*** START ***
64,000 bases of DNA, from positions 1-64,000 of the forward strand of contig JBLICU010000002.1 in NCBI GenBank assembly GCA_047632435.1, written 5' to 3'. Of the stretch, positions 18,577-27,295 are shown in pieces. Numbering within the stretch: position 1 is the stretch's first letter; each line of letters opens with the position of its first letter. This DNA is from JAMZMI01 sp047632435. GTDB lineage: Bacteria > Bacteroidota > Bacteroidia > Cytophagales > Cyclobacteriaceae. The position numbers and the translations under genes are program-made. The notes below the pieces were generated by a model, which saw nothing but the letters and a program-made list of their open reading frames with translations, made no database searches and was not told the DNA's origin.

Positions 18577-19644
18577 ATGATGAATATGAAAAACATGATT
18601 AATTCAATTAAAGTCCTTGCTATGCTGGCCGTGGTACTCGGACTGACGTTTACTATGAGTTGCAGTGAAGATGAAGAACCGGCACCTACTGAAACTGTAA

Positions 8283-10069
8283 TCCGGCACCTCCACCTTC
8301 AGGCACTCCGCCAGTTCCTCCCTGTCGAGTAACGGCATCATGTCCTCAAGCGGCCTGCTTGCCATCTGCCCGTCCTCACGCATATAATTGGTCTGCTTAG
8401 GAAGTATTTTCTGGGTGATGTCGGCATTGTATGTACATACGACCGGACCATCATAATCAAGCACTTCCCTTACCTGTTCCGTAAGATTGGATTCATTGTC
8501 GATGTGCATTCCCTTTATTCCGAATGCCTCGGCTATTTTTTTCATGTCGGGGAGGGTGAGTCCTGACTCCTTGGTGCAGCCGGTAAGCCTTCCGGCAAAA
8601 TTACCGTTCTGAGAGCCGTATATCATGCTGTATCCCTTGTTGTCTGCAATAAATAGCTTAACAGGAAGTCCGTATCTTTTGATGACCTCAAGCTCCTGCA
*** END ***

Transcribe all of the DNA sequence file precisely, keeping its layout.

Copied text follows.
64,000 bases of DNA, from positions 1-64,000 of the forward strand of contig JBLICU010000002.1 in NCBI GenBank assembly GCA_047632435.1, written 5' to 3'. Of the stretch, positions 18,577-27,295 are shown in pieces. Numbering within the stretch: position 1 is the stretch's first letter; each line of letters opens with the position of its first letter. This DNA is from JAMZMI01 sp047632435. GTDB lineage: Bacteria > Bacteroidota > Bacteroidia > Cytophagales > Cyclobacteriaceae. The position numbers and the translations under genes are program-made. The notes below the pieces were generated by a model, which saw nothing but the letters and a program-made list of their open reading frames with translations, made no database searches and was not told the DNA's origin.

Positions 18577-19644
18577 ATGATGAATATGAAAAACATGATT
18601 AATTCAATTAAAGTCCTTGCTATGCTGGCCGTGGTACTCGGACTGACGTTTACTATGAGTTGCAGTGAAGATGAAGAACCGGCACCTACTGAAACTGTAA

Positions 8283-10069
8283 TCCGGCACCTCCACCTTC
8301 AGGCACTCCGCCAGTTCCTCCCTGTCGAGTAACGGCATCATGTCCTCAAGCGGCCTGCTTGCCATCTGCCCGTCCTCACGCATATAATTGGTCTGCTTAG
8401 GAAGTATTTTCTGGGTGATGTCGGCATTGTATGTACATACGACCGGACCATCATAATCAAGCACTTCCCTTACCTGTTCCGTAAGATTGGATTCATTGTC
8501 GATGTGCATTCCCTTTATTCCGAATGCCTCGGCTATTTTTTTCATGTCGGGGAGGGTGAGTCCTGACTCCTTGGTGCAGCCGGTAAGCCTTCCGGCAAAA
8601 TTACCGTTCTGAGAGCCGTATATCATGCTGTATCCCTTGTTGTCTGCAATAAATAGCTTAACAGGAAGTCCGTATCTTTTGATGACCTCAAGCTCCTGCA